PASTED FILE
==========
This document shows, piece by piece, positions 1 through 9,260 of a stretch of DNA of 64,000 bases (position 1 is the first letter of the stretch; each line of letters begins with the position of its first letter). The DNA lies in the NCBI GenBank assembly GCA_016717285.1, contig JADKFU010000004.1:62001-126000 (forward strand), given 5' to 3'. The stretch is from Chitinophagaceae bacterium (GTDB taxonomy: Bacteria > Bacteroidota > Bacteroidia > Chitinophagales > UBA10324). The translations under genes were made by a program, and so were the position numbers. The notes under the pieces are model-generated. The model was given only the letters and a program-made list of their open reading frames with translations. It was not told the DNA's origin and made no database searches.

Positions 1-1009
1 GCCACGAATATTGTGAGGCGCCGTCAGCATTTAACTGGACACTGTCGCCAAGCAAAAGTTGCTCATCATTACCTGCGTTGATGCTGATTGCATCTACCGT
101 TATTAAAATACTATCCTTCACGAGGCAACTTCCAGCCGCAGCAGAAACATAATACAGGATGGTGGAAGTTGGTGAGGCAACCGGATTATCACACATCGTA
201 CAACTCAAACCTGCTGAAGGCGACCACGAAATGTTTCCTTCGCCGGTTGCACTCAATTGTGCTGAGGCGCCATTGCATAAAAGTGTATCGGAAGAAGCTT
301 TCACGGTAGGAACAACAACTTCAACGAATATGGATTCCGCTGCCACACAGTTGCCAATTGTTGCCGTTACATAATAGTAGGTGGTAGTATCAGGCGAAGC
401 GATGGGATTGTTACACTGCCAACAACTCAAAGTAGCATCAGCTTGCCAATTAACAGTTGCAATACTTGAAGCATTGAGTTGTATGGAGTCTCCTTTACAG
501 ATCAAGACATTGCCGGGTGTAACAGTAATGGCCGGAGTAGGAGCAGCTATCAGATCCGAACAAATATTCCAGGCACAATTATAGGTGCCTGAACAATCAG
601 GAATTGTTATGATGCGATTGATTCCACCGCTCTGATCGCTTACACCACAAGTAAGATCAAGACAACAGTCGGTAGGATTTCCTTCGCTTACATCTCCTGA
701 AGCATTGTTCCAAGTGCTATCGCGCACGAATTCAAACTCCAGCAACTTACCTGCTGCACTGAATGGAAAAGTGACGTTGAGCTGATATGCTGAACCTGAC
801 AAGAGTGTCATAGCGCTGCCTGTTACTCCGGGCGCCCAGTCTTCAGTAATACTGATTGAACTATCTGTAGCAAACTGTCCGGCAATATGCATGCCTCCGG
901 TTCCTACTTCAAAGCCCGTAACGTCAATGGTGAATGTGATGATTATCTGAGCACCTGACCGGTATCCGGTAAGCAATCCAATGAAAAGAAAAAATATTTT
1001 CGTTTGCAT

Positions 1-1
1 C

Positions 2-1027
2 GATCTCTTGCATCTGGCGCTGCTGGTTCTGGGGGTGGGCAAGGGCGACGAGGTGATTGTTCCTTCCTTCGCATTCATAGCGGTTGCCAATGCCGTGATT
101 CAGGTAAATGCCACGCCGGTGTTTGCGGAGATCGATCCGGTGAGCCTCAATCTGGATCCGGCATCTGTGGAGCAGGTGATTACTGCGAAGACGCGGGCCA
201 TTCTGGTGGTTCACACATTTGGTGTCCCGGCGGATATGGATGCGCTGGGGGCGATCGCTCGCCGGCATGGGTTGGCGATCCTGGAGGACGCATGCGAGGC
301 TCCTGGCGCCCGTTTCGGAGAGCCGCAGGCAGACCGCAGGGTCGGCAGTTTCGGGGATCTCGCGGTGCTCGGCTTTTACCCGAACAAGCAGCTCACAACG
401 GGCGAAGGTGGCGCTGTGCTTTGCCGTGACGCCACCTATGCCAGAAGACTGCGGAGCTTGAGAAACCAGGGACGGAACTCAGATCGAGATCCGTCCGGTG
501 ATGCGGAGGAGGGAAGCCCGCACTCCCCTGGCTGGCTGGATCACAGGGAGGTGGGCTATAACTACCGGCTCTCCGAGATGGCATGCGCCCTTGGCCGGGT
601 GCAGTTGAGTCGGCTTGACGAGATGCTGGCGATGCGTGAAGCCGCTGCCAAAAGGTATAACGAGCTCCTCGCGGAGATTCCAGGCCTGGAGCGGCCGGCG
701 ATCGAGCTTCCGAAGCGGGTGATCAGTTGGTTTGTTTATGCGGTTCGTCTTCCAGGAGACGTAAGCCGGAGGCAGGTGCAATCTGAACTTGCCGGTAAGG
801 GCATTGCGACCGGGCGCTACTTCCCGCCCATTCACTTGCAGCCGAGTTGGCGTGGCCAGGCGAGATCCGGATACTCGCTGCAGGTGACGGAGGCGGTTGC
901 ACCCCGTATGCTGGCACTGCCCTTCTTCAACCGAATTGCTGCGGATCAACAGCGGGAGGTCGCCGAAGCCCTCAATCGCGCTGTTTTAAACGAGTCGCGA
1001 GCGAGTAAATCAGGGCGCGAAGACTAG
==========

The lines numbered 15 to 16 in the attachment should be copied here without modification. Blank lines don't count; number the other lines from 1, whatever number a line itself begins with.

1 C

Positions 2-1027